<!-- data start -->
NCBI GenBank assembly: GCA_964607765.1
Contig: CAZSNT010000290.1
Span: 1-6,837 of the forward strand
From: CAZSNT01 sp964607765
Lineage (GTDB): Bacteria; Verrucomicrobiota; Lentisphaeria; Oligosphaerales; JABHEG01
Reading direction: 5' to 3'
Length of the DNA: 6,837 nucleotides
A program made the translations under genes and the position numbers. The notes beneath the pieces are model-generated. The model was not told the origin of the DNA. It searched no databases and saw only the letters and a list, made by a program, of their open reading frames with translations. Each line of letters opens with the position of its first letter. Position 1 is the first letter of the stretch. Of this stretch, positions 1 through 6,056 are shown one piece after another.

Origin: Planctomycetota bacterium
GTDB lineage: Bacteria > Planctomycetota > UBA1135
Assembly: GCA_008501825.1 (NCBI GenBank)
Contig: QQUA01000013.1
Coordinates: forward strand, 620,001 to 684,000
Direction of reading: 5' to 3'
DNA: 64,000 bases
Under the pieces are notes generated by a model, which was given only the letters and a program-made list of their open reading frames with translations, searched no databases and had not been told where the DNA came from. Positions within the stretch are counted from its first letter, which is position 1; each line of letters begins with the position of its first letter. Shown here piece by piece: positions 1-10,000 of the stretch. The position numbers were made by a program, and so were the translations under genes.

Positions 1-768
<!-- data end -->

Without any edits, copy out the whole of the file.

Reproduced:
NCBI GenBank assembly: GCA_964607765.1
Contig: CAZSNT010000290.1
Span: 1-6,837 of the forward strand
From: CAZSNT01 sp964607765
Lineage (GTDB): Bacteria; Verrucomicrobiota; Lentisphaeria; Oligosphaerales; JABHEG01
Reading direction: 5' to 3'
Length of the DNA: 6,837 nucleotides
A program made the translations under genes and the position numbers. The notes beneath the pieces are model-generated. The model was not told the origin of the DNA. It searched no databases and saw only the letters and a list, made by a program, of their open reading frames with translations. Each line of letters opens with the position of its first letter. Position 1 is the first letter of the stretch. Of this stretch, positions 1 through 6,056 are shown one piece after another.

Origin: Planctomycetota bacterium
GTDB lineage: Bacteria > Planctomycetota > UBA1135
Assembly: GCA_008501825.1 (NCBI GenBank)
Contig: QQUA01000013.1
Coordinates: forward strand, 620,001 to 684,000
Direction of reading: 5' to 3'
DNA: 64,000 bases
Under the pieces are notes generated by a model, which was given only the letters and a program-made list of their open reading frames with translations, searched no databases and had not been told where the DNA came from. Positions within the stretch are counted from its first letter, which is position 1; each line of letters begins with the position of its first letter. Shown here piece by piece: positions 1-10,000 of the stretch. The position numbers were made by a program, and so were the translations under genes.

Positions 1-768